Could you describe your involvement in the 1984 presidential campaign?
I spoke for Walter Mondale and Geraldine Ferraro and for the good guys running against the bad guys in North Carolina, Texas, Iowa, and Michigan. Campaigning was especially depressing on college campuses. I cared more about abortion rights than my audience of students who were fucking each other day and night and taking for granted that they would never have any trouble getting an abortion. I cared more about whether their generation was going to suffer another Vietnam in Central America—although, as I told them, I wouldn’t be one of the Americans sent to die there, those Americans would come from their generation. A lot of well-fed, well-dressed, career-oriented young people smiled back at me with a kind of what’s-he-worried-about? look on their faces. At the New School once some wit in the audience hollered out to me when I was talking about The Cider House Rules. The subject was migrant workers and the period in the late 1950s when I worked in the orchards with black apple pickers from the South, and I was saying that not much had changed for the migrants since then and that I felt great sympathy for poor people as a kid and I always wanted to write about them as truthfully as I could. And this jerk in the audience pipes up: “Will the migrants read it?” And there’s a small chant from about two or three of his pals saying “Yeah!” And raised fists; shouts. I don’t know exactly what their point was but they seemed to think they had made one—possibly, the migrants won’t read it, therefore so what? Of course, if you know the book, you know that’s one of my points about the migrants: They can’t read! Anyway, I thought it was funny, and bewildering, and typical.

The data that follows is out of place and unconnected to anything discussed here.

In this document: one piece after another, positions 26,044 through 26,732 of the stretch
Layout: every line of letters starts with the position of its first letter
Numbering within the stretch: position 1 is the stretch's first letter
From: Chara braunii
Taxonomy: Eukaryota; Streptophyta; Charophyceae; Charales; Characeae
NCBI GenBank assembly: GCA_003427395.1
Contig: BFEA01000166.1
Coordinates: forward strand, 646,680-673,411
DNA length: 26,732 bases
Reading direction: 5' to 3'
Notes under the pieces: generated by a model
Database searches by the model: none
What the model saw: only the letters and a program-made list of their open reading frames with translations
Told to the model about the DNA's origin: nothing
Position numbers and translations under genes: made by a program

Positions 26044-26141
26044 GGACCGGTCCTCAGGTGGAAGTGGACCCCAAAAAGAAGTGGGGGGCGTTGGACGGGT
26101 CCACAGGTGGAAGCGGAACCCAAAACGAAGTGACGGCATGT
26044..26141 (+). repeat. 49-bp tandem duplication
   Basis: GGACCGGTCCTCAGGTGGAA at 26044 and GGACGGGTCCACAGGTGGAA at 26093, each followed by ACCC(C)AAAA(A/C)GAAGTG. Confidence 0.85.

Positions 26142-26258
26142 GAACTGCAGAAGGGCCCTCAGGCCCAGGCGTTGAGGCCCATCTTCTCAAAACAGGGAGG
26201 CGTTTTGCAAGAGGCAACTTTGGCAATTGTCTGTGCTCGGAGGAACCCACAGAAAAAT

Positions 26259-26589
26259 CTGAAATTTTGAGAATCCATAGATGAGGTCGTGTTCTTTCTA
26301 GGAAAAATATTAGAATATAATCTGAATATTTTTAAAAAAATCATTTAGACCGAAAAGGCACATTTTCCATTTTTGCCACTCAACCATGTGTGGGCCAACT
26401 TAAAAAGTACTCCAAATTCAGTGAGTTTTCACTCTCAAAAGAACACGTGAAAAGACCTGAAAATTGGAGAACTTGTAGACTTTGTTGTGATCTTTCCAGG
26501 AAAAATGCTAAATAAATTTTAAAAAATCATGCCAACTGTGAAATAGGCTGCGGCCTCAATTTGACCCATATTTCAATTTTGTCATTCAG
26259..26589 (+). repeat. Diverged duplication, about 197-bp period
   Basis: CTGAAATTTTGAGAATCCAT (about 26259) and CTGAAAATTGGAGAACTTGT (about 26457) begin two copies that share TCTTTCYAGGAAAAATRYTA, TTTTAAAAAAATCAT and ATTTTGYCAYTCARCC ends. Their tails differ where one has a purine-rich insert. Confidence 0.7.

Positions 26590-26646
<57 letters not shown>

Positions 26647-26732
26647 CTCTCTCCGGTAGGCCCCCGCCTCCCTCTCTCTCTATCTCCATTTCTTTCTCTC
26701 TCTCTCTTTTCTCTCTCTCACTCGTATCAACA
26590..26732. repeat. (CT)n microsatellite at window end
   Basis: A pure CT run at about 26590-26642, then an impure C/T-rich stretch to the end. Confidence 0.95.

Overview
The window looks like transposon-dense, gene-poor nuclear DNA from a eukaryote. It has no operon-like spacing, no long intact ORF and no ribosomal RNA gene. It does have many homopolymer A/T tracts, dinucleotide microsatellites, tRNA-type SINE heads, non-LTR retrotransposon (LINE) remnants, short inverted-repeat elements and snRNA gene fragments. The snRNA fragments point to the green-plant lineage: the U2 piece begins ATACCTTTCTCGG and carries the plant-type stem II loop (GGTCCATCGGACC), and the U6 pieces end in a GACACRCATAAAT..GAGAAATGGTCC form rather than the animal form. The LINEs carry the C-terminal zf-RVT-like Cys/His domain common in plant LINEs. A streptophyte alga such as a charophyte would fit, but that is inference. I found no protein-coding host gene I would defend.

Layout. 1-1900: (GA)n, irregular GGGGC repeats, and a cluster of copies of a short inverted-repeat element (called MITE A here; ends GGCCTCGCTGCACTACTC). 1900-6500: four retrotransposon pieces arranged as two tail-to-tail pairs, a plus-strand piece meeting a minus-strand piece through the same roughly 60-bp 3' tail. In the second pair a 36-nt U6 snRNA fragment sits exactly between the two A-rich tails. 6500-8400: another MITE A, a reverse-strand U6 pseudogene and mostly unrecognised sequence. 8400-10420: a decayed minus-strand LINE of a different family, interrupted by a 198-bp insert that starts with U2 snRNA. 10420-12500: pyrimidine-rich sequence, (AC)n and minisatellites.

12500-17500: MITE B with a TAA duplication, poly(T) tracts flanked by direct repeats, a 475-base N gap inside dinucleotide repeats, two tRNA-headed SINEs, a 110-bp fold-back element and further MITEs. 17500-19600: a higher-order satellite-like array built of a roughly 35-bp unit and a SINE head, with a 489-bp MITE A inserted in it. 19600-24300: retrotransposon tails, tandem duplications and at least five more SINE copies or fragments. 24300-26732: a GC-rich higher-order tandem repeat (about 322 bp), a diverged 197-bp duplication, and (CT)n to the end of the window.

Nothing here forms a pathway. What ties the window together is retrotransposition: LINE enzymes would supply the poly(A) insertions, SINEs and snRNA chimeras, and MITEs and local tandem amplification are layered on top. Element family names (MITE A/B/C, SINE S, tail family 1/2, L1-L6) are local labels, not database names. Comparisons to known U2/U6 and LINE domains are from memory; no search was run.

People are angry—politically—and the last people they see as helping a political or just plain social situation are the artists and writers and intellectuals. And as a group we have been of next to no help in this country. Every administration thinks we’re silly, not to be counted, and in the popular media, intellectuals and artists are always cast as totally unreliable and selfish people, as flakes and phonies and wimps altogether out of touch with the common man. Some problem, wouldn’t you agree? I have an instinct for victims; that’s all I can tell you. I see who gets hurt and I describe it. Do people like to see themselves as victims, or to hear about victims? In my experience, no.
“Alfred Soto: I’m in the minority regarding Red: Shellback and Max Martin’s insistent electrohooks pounded Swift’s lyrics into meat sauce. Of course it was her decision — these were her songs. But if she wanted to record her First Pop Album, then she needed collaborators who know how to record horns and write horn lines that didn’t sound like rhythm guitar jabs. A “Happy” knockoff — great! The world needs another joyless ode performed by human resources administrators. Compressed, obvious, even desperate, “Shake It Off” is unworthy of the Mariah Carey song of the same name, of the added Jonas Bros cheer “Pom Pom.” Not unworthy of Swift — like I said, she wanted to record this shit, and she has Red in her discography. Worthy of Genesis though.